In Part 1, we looked back at the Past, what we had accomplished as writers in 2012.
In Part 2, we considered the Present, assessing where we are now.
Today we direct our self-reflection toward the Future. Not 2013, but beyond. Five years from now. Ten years. Twenty. We consider the question: Where do you want to go as a writer?
Of course, we can’t know the answer. Indeed we can’t even assume we’ll make any money in the creative arts. As I wrote in this TBOS column is: “Movies don’t owe anybody a living.” Swap out any kind of writing for ‘movies,’ it’s the same thing.
But while we must keep our feet firmly planted on the ground, understanding the odds against financial success, there is no good reason why we can’t put our head in the clouds, indeed poke above them to catch a glimpse of our possible bright future. In fact, it’s important to envision what a successful career in the entertainment field would look like because when you break into the business, one of the earliest conversations you will have with your agents and/or manager is around this question: What do you want to do?
During this part of your reflection process, if your mind wanders off into images of a home in the Hollywood Hills, a new sports car, walking the red carpet at a movie premiere, Spielberg on the phone to ask you to salvage a troubled script, your Academy Award acceptance speech, I have no problem with that. We all deserve and need fantasies such as those to kick-start our motivation from time to time.
But the focus here is specific: You and your writing. Where do you want to be with it in a decade or longer? What would be the most fulfilling use of your creativity as a writer?
Again if you haven’t joined in with our collective ruminations in this series of posts yet, now is a perfect opportunity. First off, there’s zero negativity involved in this mental exercise today, rather it’s all about a positive sense of your future (i.e., fun stuff). Second whether you subscribe to the theory of creative visualization or not, having a specific image of yourself as a writer in the future at least provides you with a point of focus for your efforts in the present.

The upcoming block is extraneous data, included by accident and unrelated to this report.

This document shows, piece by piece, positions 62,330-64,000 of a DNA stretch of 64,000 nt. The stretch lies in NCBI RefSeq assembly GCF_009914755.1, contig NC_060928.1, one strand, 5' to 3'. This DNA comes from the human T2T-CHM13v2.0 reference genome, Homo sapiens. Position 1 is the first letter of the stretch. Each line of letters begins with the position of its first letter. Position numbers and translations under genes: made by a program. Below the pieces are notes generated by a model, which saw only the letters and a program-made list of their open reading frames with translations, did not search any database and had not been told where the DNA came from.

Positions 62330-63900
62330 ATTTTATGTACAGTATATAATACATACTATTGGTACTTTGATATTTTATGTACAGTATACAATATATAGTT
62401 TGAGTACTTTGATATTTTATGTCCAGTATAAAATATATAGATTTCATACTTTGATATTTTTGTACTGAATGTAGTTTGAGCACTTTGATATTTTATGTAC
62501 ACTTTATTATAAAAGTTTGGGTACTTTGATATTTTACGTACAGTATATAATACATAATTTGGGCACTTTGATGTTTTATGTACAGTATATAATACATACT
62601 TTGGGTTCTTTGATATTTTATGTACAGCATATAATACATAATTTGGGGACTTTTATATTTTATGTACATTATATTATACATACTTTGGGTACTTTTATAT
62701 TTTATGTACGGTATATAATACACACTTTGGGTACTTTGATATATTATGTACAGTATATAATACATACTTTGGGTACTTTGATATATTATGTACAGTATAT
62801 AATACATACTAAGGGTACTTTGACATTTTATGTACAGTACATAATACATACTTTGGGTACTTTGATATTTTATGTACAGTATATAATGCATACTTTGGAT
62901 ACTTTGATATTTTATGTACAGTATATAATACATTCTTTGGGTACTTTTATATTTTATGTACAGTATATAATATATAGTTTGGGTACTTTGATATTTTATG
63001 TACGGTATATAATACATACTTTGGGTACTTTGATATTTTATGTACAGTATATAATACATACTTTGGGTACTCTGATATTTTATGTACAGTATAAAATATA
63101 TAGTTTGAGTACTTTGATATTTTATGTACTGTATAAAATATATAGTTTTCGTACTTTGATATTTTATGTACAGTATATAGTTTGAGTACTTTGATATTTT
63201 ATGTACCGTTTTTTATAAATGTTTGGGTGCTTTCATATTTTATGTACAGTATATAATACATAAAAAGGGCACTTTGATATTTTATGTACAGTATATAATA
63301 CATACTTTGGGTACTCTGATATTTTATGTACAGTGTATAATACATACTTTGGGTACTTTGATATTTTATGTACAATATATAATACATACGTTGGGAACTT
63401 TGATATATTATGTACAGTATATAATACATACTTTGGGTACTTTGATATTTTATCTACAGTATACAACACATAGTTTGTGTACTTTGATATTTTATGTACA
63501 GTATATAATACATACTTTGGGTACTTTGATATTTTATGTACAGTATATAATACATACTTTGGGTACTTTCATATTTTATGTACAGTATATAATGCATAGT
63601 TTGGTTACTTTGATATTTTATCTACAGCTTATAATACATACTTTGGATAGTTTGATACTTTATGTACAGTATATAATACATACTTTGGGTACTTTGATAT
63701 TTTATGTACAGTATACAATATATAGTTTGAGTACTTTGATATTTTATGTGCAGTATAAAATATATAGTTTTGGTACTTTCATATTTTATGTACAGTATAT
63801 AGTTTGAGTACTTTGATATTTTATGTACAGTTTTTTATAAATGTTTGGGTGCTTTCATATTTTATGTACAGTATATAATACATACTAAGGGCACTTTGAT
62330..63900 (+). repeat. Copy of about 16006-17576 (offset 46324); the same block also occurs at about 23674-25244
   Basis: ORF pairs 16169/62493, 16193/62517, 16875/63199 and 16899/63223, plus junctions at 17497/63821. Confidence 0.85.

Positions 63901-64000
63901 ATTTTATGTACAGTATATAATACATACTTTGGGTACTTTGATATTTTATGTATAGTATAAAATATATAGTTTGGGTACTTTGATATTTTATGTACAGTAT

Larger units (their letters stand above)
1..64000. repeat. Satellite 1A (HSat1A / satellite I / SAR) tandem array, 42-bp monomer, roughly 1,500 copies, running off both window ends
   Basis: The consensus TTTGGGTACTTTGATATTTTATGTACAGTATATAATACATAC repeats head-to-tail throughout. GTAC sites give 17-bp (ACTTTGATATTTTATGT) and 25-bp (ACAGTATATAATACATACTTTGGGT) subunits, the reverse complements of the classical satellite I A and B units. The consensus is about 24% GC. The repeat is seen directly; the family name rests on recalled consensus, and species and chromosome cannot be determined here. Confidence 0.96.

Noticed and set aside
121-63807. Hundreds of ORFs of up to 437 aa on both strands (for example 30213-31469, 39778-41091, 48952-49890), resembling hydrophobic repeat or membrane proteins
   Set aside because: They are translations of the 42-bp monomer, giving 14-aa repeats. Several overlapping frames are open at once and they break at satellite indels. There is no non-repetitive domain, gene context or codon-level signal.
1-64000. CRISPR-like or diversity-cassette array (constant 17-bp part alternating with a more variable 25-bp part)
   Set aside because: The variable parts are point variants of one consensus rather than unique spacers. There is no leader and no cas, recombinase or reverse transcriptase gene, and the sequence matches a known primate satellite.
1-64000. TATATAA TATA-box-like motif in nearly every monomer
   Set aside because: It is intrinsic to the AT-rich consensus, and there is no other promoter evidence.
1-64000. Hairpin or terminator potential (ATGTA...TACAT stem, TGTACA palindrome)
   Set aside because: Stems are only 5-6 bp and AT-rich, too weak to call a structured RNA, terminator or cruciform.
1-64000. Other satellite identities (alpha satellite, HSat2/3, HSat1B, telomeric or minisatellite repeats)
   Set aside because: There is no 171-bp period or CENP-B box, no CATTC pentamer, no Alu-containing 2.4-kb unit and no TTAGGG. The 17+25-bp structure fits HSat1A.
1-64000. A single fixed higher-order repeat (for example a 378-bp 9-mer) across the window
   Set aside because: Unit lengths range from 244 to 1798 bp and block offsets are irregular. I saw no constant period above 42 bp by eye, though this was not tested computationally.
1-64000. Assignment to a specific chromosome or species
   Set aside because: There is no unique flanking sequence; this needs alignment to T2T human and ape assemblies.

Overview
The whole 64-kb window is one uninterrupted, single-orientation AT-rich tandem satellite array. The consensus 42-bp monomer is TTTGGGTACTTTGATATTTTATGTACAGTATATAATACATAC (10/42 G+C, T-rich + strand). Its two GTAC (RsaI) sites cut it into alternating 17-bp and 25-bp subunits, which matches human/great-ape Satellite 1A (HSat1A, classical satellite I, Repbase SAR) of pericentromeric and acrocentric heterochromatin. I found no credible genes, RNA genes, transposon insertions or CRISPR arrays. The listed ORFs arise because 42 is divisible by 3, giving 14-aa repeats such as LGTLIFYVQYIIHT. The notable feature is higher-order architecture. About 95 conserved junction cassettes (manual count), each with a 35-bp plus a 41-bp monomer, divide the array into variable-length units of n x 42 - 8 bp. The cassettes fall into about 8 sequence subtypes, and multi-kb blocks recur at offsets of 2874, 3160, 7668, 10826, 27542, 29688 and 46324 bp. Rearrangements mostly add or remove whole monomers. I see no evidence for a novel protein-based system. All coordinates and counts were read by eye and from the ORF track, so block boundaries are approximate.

Today: Where Do You Want To Go As A Writer
Here are some questions you may ask yourself:
* Do you want just to write movies?
* Do you want just to write TV?
* Do you want to write both?
* Do you want to write and direct?
* Do you want to write and produce?
* Do you want to bounce between writing big commercial movies and character-driven indie films?
* Do you want to write screenplays and novels?
* Do you want to carve out a niche writing specific types of movies or write across multiple genres?
I’m sure you have other questions to add to the list. Whatever you ask yourself, the important thing is to project into the future and imagine where you want your writing to take you.
As part of this series, I promised to share my own process. And at this point in my life, I find this to be a really interesting question. When I lived in L.A. and wrote nearly 30 movie and TV projects in 15 years for every major studio and broadcast network, this was an easy question to answer: I wanted to continue doing what I was doing. But I have charted an unusual path during my creative adventure. In a way, my choice to leave L.A. and go work for an independent production company represents a radical departure akin to when I left Yale to take a year off in order to explore what possibilities my interest in music would generate. In the case of the latter, it led me to screenwriting. In the case of the former, I have been unsettled as to where this path is leading. But the mist may be clearing just a bit.
I don’t have a fixed sense of what that future might look like as I’m not sure there are any paradigms out there for me to follow. As indicated yesterday, I have two strong interests with my writing: To write stories and to write about Story. There is a third component which has to figure into the mix: I want to teach.